This week’s Sunday Stills challenge theme is ‘I’d Rather Be…’ See more responses here.
It had been a while since I went hiking, for various reasons, and it’s something I was missing, something I’d rather be doing. So last week, I headed down to Hawaii Volcanoes National Park to try the Ka’u Desert Trail. This backcountry trail has been on my list for a long time, but I had never done it before. For one thing, it’s about as far from my house as one can get on the island. For another, it’s directly downwind from Kilauea Volcano, so when the volcano is active and the trade winds are blowing, gasses blow across the length of the trail.
The latest eruption of Kilauea is currently either paused or over, so gas emissions are much reduced, and last week, the trade winds had given way to winds from the southwest. So off I went.
The trailhead is several miles west of the main entrance to the park, with a strip of parking along the highway. The first mile of the hike is also known at the Footprints Trail. It’s a sort of paved path that threads through ohias to a small building that houses footprints left by early Hawaiians in volcanic mud and ash. Alas, I couldn’t identify any footprints in the display. Shortly after the footprints, the path breaks out of the vegetation into open lava fields. This isn’t a tropical Hawaii walk, this a bleak hellscape Hawaii walk. Or is it?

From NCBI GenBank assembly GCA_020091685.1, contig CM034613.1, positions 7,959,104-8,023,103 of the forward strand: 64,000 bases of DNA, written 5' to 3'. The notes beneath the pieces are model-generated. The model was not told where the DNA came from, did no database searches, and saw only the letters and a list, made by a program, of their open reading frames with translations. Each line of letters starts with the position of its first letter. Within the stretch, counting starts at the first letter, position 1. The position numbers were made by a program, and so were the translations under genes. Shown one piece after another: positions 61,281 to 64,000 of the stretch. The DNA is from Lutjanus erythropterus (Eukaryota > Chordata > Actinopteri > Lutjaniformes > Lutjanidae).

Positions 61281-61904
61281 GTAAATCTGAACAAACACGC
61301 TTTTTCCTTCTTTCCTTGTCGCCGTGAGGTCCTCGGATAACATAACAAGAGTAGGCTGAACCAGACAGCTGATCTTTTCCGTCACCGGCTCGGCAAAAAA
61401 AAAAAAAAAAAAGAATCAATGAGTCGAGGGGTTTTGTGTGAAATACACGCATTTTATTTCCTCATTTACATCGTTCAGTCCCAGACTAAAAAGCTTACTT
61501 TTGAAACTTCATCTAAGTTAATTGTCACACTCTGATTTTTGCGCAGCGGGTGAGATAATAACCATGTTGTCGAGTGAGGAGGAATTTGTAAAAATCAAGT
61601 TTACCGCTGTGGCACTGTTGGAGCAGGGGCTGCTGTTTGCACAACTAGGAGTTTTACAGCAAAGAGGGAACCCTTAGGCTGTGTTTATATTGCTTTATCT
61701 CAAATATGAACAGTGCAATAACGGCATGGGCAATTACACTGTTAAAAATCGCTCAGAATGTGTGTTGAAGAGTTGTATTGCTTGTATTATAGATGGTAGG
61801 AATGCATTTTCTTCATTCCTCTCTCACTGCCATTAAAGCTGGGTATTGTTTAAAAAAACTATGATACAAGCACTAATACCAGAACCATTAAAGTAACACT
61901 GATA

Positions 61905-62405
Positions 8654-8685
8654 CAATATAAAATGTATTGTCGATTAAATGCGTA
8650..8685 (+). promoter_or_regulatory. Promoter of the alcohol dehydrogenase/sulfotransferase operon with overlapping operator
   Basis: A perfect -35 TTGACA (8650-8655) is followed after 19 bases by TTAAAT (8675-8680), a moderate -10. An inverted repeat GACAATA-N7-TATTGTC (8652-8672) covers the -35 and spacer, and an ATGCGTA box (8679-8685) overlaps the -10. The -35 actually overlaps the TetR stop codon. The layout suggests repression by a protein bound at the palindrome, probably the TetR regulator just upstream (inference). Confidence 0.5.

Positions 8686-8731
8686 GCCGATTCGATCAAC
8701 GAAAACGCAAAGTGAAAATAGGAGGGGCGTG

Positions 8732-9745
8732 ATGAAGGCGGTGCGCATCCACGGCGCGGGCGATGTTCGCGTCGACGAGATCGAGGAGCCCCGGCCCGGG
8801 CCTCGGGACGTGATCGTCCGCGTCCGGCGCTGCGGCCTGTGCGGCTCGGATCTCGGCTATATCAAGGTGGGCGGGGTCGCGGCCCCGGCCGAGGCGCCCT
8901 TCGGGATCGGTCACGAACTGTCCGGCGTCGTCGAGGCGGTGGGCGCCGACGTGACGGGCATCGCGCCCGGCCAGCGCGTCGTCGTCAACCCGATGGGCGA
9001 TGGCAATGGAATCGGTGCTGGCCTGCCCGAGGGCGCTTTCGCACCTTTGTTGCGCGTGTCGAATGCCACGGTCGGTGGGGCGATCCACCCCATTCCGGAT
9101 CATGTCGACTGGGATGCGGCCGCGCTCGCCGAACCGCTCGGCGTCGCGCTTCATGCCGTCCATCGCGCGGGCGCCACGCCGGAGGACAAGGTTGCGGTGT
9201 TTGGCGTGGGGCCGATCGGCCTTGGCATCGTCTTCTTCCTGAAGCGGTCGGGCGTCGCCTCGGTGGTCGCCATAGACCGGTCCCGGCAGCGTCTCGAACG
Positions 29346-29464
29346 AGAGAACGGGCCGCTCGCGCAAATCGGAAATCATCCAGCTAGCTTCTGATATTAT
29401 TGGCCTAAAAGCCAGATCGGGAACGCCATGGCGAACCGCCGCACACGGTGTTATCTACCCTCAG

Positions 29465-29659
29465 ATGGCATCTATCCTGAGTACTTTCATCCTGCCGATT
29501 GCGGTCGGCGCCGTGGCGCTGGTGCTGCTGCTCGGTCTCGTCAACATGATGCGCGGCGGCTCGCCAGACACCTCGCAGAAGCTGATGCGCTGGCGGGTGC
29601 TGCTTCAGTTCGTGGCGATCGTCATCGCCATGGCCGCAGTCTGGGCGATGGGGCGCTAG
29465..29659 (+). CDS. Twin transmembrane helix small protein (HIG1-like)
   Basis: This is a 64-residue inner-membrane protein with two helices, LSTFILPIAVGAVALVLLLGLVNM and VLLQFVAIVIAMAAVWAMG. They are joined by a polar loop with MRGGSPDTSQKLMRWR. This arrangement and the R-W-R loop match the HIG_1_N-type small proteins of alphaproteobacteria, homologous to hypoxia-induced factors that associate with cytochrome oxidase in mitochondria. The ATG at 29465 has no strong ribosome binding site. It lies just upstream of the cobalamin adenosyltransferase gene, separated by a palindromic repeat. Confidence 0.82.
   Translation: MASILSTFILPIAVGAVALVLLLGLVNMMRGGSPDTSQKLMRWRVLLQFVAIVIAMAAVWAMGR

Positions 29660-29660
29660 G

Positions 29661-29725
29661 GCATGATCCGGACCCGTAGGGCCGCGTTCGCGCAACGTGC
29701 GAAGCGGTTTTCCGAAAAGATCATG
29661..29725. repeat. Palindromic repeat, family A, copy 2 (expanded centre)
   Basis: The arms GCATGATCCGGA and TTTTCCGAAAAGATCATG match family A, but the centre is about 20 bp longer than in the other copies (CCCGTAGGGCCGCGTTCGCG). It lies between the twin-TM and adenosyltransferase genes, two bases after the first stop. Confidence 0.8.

The trail ascends gently to the only junction for miles around, at Mauna Iki. To the left is a trail back towards the heart of the park. The Ka’u Desert Trail heads to the right and into backcountry wilderness. Mauna Iki was the site of an eruption in 1919 and the trail traverses the lava fields from this eruption.
Much of the trail is over pahoehoe lava, which is rounded and much easier to walk on than jagged a’a lava. The trail is marked by cairns and single rocks placed alongside it. It’s pretty easy to follow with just one or two parts where attention has to be paid to make sure one doesn’t stray.
It wasn’t far along this part of the trail that I first encountered blue lava. That’s right, blue lava. Who knew? But not just blue. There’s bronze, pink, red, orange, gold, and who knows what. I’ve seen colorful lava on the Puna Coast Trail, but this was more varied and quite wonderful. In places the trail crossed this colorful lava and I felt bad for walking on it, though as I hiked I could see many more patches of color out in the lava fields. It’s not wise to leave the trail since there are many lava tubes, some with very thin ceilings.
This is an out and back trail and I turned around once I reached the Kamakai’a Hills, after about 5 miles. It’s another 2 or 3 miles to the next junction where there is a small cabin.
Also posted for Jo’s Monday Walk. See more responses here.